John Rowan dies: Blackie Onassis’ cause of death, Urge Overkill songs, age and more

John Rowan, drummer for Urge Needless excess, dies at 57, making a prominent imprint on ’90s elective stone
Onassis assumed a key part in Urge Needless excess’ prosperity, adding to their hit tunes and highlighting in “Raw Fiction”
In spite of individual difficulties, Rowan’s ability and picture molded the band’s exceptional sound

John Rowan, the drummer for ’90s Chicago musical crew Urge Over the top excess who performed under the name Blackie Onassis, died on Tuesday in Los Angeles at 57 years old. The reason for his passing has not been uncovered. How about we dive into John Rowan’s melodic commitments, incorporating his experience with Urge Needless excess, striking tunes, and his effect on the elective stone scene.

Rowan joined Urge Needless excess, a Chicago-based band drove by guitarists Nash Kato and Eddie “Ruler” Roeser, in 1991. His expansion to the gathering agreed with their progress from scuzzy neo-in-your-face troublemaker to smooth purveyors of renovated field rock. As Blackie Onassis, Rowan assumed an essential part in Urge Pointless excess’ ascent to noticeable quality in the elective stone scene of the 1990s.

One of the band’s striking accomplishments was their variant of Neil Precious stone’s “Young lady, You’ll Be a Lady Soon,” which earned respect when it was highlighted in Quentin Tarantino’s famous film “Raw Fiction” in 1994. Rowan stayed with the band through their last major-name collection, “Leave the Mythical beast,” delivered in 1995.

Born and raised on Chicago’s South Side, John Rowan brought his particular drumming style and energy to Urge Over the top excess. Close by Kato and Roeser, he helped shape the band’s independent folklore and persona. Encourage Over the top excess embraced a facetious, ’70s-propelled picture as smooth ladies’ men, finished with a feeling of unexpected humor that distanced a few old partners. Nonetheless, their one of a kind makeover earned consideration and positive surveys.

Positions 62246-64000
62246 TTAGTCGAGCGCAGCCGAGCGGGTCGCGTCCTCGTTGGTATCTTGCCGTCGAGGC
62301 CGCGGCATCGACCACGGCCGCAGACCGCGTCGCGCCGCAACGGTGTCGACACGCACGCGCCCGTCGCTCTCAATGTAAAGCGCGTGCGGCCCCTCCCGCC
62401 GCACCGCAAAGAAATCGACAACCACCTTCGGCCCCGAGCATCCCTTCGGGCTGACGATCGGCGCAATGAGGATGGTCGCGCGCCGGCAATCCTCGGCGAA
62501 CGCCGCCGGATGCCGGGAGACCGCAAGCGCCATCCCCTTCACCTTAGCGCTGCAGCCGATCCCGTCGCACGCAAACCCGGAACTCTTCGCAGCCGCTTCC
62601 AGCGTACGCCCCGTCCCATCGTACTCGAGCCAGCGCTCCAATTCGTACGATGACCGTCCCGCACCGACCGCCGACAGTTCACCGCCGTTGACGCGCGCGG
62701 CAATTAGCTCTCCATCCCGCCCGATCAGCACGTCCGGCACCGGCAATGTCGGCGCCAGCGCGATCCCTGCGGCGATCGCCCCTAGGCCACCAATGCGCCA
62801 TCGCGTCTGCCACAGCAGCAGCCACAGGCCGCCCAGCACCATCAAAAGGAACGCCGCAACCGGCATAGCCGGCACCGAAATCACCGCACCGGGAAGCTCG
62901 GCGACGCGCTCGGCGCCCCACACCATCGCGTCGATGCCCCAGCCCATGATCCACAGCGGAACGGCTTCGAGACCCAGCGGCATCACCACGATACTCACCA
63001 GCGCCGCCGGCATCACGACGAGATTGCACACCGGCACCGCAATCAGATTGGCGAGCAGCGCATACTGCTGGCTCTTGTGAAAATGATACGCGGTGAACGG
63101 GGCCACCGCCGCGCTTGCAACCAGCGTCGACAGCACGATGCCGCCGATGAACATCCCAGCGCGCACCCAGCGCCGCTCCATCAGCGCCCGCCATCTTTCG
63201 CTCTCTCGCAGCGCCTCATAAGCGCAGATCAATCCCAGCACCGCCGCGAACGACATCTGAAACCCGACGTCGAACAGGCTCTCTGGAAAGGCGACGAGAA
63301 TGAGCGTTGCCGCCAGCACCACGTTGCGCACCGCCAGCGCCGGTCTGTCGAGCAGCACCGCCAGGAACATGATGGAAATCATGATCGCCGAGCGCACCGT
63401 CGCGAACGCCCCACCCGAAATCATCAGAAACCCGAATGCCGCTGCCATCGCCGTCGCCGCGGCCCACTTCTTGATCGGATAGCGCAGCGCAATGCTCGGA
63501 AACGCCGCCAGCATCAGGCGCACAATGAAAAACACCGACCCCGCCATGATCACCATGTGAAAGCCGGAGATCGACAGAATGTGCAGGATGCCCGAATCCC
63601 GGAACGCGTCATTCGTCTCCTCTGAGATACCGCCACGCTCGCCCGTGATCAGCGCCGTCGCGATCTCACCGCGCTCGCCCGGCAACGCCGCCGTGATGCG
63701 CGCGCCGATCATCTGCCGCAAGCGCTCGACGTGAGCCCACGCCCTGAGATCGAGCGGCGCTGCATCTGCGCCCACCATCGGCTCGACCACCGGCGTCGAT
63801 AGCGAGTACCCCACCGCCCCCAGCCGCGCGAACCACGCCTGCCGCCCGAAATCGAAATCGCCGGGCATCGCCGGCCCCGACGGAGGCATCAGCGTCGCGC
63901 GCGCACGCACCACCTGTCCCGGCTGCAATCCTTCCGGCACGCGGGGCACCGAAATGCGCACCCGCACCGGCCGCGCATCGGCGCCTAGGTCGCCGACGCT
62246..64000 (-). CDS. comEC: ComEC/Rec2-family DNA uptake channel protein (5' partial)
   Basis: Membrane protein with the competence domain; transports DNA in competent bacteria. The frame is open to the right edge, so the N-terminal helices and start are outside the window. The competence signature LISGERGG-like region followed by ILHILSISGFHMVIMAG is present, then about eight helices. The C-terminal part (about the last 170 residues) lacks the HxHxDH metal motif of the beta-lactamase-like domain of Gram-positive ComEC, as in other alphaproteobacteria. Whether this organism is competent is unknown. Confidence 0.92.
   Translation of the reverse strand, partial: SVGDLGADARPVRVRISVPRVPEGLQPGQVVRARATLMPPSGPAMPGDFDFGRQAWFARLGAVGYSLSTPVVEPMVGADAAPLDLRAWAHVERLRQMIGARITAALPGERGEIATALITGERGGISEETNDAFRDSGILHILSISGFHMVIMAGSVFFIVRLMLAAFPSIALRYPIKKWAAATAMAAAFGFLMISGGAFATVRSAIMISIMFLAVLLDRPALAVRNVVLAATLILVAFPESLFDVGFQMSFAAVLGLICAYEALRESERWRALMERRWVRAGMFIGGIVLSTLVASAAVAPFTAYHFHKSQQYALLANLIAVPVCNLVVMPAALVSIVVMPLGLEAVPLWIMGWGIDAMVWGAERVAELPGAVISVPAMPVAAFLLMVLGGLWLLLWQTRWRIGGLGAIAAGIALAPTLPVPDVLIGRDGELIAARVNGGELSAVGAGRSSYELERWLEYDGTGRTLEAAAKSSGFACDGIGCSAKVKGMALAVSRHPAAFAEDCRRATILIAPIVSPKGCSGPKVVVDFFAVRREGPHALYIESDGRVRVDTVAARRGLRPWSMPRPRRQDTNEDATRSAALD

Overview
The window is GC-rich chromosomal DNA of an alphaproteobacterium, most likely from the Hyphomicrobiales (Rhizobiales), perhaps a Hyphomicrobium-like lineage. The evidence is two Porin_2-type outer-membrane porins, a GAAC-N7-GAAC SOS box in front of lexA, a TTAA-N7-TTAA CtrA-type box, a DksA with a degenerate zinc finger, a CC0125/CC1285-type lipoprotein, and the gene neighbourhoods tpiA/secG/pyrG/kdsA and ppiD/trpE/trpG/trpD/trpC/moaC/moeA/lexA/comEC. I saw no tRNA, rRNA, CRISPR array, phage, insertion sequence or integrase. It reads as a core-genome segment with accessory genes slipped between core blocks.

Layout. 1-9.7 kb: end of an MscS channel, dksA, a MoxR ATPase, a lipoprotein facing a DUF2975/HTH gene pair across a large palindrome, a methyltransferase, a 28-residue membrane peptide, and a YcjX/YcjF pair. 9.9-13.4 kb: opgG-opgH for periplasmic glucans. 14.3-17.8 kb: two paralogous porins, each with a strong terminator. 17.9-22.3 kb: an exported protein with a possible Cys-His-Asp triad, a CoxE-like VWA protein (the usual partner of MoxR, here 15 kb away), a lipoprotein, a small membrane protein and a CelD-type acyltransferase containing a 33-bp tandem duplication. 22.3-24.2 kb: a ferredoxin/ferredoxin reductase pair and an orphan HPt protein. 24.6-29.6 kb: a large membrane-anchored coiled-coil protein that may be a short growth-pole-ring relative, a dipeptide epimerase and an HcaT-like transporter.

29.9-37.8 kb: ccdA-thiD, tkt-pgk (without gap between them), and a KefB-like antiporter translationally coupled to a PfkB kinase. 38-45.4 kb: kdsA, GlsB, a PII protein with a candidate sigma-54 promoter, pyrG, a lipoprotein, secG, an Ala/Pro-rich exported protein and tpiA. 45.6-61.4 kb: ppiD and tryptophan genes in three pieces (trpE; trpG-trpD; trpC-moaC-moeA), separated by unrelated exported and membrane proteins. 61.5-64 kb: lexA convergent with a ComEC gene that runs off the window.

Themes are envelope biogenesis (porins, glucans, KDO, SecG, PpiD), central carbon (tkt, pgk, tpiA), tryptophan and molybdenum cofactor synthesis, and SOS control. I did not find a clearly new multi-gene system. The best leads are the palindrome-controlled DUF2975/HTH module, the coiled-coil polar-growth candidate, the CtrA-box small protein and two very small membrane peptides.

Rowan’s own life started to be eclipsed by heroin use during this period, a verifiable truth inside the elective stone local area. Patty Schemel, the drummer for Opening, referenced in her autobiography that Rowan, known as Blackie Onassis, had a normal heroin hookup in Chicago. References to Onassis’ fixation even surfaced in Urge Needless excess’ 1995 collection “Leave the Winged serpent,” showing the difficulties Rowan looked at that point.

Following the arrival of “Leave the Winged serpent,” Rowan confronted lawful difficulty when he was captured for heroin ownership. Albeit the charges were subsequently dropped, the episode marked a defining moment for Urge Needless excess.

The band encountered a descending winding, prompting Roeser’s takeoff in 1996. Kato endeavored to hold the gather, at the end of the day sought after a performance profession, delivering the collection “Debutante” in 2000, which highlighted huge commitments from Blackie Onassis.

Later “Debutante,” Rowan apparently vanished from the public eye. Kato and Roeser changed Urge Over the top excess in 2004 without his contribution. In ensuing meetings, the couple talked about Rowan’s nonappearance from video shoots and shows, as well as his cut off contact with the band. Rowan dwelled in Los Angeles at that point however had moved away from Urge Needless excess.